Galapagos Adventure Upcoming                              Sustainable Dining Policy
How Darwin Saved The Galapagos                          Saturday Dining Menus
Galapagos Photo Tips                                                   Sunday Dining Menus
What To Pack For Cruise                                             Monday Dining Menus
Getting to Guayaquil                                                     Tuesday Dining Menus
Las Bachas Shore Landing                                          Wednesday Dining Menus
North Seymour Shore Landing                                  Thursday Dining Menus
Fernandina & Isabela Islands                                   Friday Finale Menus
Urbina Bay Shore Landing                                          Endeavour Recipes
Life Aboard The Endeavour
More About Life On Board
Puerto Egas Shore Landing
Endeavour’s Floating SPA
Meeting One of World’s Rarest Animals
Puerto Ayoro Walking Tour
Santa Cruz Highlands Tour
Hunting Tortoises in the Santa Cruz Highlands
San Cristobal, Endeavour’s final stop

Lindblad National Geographic Endeavour Monday Menus

Galapagos cruise food

This was one of my favorite lunches on the Lindblad National Geographic Endeavour because of the Brazilian Xim Xim soup and the pasta with a trio of sauces.  An unexpected surprise were the cassava fries. Cassava–also called yuca, mogo, or manioc—makes a wonderful bread but we had no idea it could be turned into fries, too.  One fry goes a long way, as this photo demonstrates:

Lindblad cassava fries-1Cassava fries for Monday’s lunch.

Lindblad National Geographic Endeavour Monday Lunch Menu

Lindblad National Geographic Endeavour Monday Dinner Menu

Lindblad Endeavour Galapagos Cruise Links

The Galapagos Experience                             Endeavour Dining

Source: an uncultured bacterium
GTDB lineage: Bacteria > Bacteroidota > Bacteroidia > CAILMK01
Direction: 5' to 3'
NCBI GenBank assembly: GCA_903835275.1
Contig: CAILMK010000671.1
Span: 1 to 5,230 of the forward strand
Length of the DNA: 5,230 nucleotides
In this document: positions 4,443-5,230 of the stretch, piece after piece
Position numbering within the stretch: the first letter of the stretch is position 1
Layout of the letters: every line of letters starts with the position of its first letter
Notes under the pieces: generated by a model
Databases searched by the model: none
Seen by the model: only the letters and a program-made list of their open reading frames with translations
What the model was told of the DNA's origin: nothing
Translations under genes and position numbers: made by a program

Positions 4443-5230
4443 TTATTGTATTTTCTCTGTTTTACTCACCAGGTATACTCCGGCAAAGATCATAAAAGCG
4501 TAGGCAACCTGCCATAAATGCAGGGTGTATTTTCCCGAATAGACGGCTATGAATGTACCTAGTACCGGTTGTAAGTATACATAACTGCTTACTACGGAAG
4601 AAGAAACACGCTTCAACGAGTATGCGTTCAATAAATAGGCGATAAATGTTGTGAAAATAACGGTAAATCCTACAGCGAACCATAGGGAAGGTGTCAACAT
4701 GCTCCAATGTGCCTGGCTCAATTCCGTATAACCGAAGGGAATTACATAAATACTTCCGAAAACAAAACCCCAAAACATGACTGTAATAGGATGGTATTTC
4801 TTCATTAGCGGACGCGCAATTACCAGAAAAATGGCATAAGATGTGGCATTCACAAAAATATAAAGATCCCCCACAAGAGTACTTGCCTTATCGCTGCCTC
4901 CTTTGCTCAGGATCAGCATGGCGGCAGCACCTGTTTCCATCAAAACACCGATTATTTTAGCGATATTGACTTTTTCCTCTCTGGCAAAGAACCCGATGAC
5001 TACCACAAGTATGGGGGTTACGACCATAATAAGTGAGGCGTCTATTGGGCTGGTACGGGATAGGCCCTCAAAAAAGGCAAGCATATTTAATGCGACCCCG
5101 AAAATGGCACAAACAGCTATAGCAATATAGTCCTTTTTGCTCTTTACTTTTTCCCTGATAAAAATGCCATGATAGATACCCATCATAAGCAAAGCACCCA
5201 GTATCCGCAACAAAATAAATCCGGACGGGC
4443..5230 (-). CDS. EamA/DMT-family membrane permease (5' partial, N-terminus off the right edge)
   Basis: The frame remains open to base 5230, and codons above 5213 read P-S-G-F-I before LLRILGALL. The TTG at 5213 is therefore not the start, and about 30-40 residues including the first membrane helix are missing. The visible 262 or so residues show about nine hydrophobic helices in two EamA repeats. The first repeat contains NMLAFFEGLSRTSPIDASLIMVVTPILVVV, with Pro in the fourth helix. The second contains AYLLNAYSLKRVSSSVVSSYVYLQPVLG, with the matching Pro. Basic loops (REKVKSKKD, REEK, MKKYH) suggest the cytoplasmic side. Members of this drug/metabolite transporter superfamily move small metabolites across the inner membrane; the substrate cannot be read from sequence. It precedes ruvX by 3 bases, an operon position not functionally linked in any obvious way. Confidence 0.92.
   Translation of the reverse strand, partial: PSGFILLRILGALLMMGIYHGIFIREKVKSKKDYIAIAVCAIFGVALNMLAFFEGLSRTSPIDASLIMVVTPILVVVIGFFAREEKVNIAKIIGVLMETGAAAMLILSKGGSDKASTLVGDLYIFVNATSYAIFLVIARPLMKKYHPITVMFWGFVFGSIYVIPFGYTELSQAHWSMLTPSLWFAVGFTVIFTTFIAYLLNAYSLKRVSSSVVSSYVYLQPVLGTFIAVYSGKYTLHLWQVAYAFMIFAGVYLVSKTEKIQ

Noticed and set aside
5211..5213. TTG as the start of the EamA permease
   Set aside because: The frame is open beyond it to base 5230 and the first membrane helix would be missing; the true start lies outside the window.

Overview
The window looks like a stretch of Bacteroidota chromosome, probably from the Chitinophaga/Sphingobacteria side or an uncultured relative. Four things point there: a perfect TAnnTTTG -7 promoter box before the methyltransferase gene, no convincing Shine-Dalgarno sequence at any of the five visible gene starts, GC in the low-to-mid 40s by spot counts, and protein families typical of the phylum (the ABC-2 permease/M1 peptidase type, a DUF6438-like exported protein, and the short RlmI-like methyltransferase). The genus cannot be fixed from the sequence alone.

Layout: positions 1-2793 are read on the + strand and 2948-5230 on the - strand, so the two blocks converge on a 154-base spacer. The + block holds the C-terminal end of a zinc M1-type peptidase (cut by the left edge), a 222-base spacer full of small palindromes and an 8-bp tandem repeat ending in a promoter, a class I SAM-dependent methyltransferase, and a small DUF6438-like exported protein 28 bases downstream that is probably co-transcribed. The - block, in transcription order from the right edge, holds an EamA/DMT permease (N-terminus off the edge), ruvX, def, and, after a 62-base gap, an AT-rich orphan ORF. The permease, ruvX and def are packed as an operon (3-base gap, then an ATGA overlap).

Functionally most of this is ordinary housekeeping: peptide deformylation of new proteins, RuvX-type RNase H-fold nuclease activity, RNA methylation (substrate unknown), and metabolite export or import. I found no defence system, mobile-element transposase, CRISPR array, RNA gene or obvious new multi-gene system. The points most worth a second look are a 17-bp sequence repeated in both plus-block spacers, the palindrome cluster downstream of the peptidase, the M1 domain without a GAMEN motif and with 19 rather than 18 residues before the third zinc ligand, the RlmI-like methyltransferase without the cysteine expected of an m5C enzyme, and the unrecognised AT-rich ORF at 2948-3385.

Galapagos Adventure Upcoming                            Sustainable Dining Policy
How Darwin Saved The Galapagos                        Saturday Dining Menus
Galapagos Photo Tips                                                 Sunday Dining Menus
What To Pack For Cruise                                          Monday Dining Menus
Getting to Guayaquil                                                   Tuesday Dining Menus
Las Bachas Shore Landing                                       Wednesday Dining Menus
North Seymour Shore Landing                               Thursday Dining Menus
Fernandina & Isabela Islands                                 Friday Finale Menus
Urbina Bay Shore Landing                                        Endeavour Recipes
Life Aboard The Endeavour
More About Life On Board
Puerto Egas Shore Landing
Endeavour’s Floating SPA
Meeting One of World’s Rarest Animals
Puerto Ayoro Walking Tour
Santa Cruz Highlands Tour
Hunting Tortoises in the Santa Cruz Highlands
San Cristobal, Endeavour’s final stop

Lindblad Expeditions Endeavour Dining Sunday Menus

Galapagos Cruise Food

The Monday Peruvian lunch buffet illustrates how Lindblad’s National Geographic Endeavour highlights local cuisine.  Notice the grilled chicken sandwich with roasted onions for those who aren’t willing to be adventurous.

Soups are offered at every meal, those Sunday’s menus don’t reflect it.  Go for the fish soup anytime it’s offered. Obviously, you can’t taste the food beforehand but you can try some of the dishes, with the recipes that will be coming up at the end of our journey.